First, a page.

Nelly in Orange, Australia – Chapter 7

We are excited to be connecting with Dr. Nelly Oelke throughout the course of her study leave in Australia! Dr. Oelke is an Advisory Committee member for the Rural Health Services Research Network of BC and will be continuing her work on exploring the mental health impacts of climate change events in rural communities among men and adults who are over the age of 50 at the Centre for Rural and Remote Mental Health. Stay tuned at the end of every month to learn more about the evolution of her work in Orange, Australia.

November 28, 2019

Over the last two and a half months I have been working on site at the Centre for Rural and Remote Mental Health (CRRMH), part of the University of New Castle. The Centre is located on the original Bloomfield Hospital site, a psychiatric hospital built in the 1920s. In addition to its old heritage-listed buildings, it also includes the Orange Hospital, a modern facility that opened in 2011. Many of the older buildings are no longer being used or are used for office space for various healthcare organizations and rural university campuses. One program that still uses the older facilities is a residential rehab program for substance use. The campus is lovely with lots of trees and shrubbery, and complete with a golf course. There are also lots of kangaroos that run around from time to time. In fact, the other day I needed to stop for a couple of them, including a joey in the pouch, as they hopped across the road right in front of me on my bike.

Last week I spent some time with the Rural Adversity Mental Health Program (RAMHP) Team in their quarterly face-to-face team meetings. A number of RAMHP Coordinators were unable to attend the meeting as they were involved in providing support for fires in and around their communities. Each of the Coordinators who were in attendance presented a short TED talk on a key project/initiative they were implementing in their local area. Here are two highlights I would like to share.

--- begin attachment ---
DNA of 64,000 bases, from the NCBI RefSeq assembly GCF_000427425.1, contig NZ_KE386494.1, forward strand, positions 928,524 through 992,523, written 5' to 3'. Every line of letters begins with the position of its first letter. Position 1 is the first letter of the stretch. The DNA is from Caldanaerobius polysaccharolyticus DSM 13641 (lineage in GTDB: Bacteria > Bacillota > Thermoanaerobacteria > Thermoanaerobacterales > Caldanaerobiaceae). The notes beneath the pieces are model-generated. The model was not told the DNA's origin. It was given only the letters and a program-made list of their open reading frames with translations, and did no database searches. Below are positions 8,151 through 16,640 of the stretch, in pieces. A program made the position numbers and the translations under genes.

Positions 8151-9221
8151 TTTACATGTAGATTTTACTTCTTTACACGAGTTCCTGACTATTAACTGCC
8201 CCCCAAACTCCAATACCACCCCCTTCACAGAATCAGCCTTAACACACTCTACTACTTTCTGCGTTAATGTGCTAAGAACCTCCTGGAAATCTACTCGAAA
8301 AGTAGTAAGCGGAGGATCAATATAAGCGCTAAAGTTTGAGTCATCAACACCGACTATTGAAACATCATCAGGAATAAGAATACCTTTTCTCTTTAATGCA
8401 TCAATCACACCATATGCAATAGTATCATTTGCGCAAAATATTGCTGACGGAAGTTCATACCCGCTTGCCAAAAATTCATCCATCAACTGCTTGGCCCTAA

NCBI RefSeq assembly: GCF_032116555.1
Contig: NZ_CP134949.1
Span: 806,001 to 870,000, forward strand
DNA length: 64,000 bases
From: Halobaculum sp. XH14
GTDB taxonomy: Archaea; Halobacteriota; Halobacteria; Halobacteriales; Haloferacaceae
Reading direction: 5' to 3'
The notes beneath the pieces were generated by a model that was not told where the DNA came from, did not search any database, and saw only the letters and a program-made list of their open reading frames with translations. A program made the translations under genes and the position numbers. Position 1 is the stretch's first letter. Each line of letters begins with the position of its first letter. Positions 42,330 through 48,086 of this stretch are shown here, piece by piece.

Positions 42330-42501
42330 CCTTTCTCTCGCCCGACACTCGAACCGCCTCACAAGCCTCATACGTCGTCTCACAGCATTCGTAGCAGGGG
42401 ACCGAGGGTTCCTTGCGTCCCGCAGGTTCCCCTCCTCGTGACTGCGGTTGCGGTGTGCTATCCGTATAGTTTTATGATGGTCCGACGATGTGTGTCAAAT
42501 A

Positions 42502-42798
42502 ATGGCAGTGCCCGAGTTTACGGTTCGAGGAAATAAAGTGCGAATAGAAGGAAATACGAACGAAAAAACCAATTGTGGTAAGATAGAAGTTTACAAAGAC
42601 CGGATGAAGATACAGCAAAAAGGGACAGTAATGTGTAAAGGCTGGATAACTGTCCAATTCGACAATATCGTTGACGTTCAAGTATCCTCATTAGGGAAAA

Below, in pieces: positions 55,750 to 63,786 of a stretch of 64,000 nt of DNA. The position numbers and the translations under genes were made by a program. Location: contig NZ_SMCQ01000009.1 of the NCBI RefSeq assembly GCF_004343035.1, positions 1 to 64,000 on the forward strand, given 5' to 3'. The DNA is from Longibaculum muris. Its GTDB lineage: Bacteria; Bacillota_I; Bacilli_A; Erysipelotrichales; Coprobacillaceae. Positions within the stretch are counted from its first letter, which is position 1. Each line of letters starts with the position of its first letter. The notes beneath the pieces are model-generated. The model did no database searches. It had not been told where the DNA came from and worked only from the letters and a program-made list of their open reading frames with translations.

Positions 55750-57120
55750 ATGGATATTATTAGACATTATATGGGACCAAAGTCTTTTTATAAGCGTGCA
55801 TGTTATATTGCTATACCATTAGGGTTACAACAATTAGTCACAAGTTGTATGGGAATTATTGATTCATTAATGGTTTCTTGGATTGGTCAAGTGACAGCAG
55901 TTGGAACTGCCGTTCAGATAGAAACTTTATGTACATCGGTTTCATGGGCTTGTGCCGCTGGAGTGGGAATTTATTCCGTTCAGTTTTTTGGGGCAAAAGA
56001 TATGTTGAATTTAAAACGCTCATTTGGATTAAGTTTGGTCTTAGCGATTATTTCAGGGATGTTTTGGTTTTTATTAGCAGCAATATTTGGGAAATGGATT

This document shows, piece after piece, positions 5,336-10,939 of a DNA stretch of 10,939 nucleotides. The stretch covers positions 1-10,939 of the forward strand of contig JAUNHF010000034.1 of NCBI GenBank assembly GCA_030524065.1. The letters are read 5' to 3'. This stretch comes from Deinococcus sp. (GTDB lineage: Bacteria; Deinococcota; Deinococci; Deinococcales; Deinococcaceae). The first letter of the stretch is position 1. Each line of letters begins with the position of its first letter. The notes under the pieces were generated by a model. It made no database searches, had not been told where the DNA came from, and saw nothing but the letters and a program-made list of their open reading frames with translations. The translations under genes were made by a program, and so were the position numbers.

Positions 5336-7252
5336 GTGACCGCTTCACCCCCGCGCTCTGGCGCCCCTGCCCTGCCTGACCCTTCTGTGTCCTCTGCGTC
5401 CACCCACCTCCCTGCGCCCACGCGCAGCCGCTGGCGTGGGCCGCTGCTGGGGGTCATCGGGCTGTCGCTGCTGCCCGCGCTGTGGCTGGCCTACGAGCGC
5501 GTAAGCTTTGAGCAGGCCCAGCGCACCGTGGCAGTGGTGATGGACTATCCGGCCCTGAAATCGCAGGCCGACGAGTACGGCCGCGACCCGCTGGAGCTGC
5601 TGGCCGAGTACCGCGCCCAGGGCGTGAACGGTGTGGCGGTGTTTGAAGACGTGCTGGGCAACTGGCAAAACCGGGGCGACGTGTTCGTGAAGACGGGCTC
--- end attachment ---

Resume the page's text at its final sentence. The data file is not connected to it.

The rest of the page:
First, an initiative called “One Book, One Community.” This was a total community book club though actually, a regional book club. The book that were carefully chosen were relevant to various age groups. It was coupled with materials for discussion, with the idea that groups would get together in various communities to discuss the book. The book club holds a wrap-up event with the author of the book attending, with a variety of discussion, and other activities. The wrap-up event will also be broadcast online to ensure that communities that are not as close can participate. The purpose of the Book Club is social connection and conversations across the community.

Second, was the emphasis on caring for yourself as a RAMHP Coordinator. The current situation in New South Wales is tough with the significant drought, as this morning I heard that they estimate that 99.8% of NSW is in drought. Along with the bushfires, these issues are increasing the number of mental health concerns being experienced by farmers, business owners, community members in general, and of course those that are working to support the people impacted. Information from the Recovery Rocket program was shared—not all activities are necessarily appropriate, but it provides some great proactive approaches to look after one’s self.

This morning I attended the CRRMH’s Community Advisory Committee. There were about 20 people in attendance from various rural communities across the State. They represented various organizations and shared what things were happening in their organization and community with regards to initiatives to support those experiencing rural adversity. Two key things that were shared included the following: 1) animal welfare, being a complex issue given the drought, challenges in stock management, and other factors; and 2) the importance of sustainability of rural communities. There is a significant emphasis on supporting local economies through a marketing campaign and website encouraging Australians to buy from the “bush.” Also, when individuals or organizations in urban areas wish to donate to those impacted by fires or drought, there are umbrella organizations that work with local charitable organizations to understand local needs. Instead of donating clothing, water, or other things, they have a website where people can support the purchase of different products that are needed by the community and then they are purchased locally, helping local businesses who are also significantly impacted by the drought. Both of these issues were also discussed at the RAMHP face-to-face meeting.

Finally, the CRRMH also celebrated the launch of their new men’s website, in the last few days. The website was developed in conjunction with a Men’s Community Advisory Committee and has been under development for the last 6-12 months. It focuses specifically on men and supporting their mental health and wellbeing. Check it out!